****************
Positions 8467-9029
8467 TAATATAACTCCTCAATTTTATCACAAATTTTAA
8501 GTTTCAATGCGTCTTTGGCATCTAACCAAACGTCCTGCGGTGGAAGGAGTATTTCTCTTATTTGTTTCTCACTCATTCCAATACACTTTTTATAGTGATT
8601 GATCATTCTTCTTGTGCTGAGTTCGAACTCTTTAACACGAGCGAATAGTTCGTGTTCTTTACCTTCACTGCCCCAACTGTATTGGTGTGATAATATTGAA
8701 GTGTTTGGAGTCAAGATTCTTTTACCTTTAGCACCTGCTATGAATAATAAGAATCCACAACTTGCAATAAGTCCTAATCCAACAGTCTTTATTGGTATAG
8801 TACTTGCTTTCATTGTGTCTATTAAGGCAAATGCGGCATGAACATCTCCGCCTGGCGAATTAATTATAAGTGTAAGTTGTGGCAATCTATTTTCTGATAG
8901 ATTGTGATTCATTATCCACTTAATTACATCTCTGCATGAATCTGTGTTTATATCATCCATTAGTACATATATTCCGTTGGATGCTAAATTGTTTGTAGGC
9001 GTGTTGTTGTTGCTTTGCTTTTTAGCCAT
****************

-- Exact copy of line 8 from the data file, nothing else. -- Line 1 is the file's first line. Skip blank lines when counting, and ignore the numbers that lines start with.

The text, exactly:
9001 GTGTTGTTGTTGCTTTGCTTTTTAGCCAT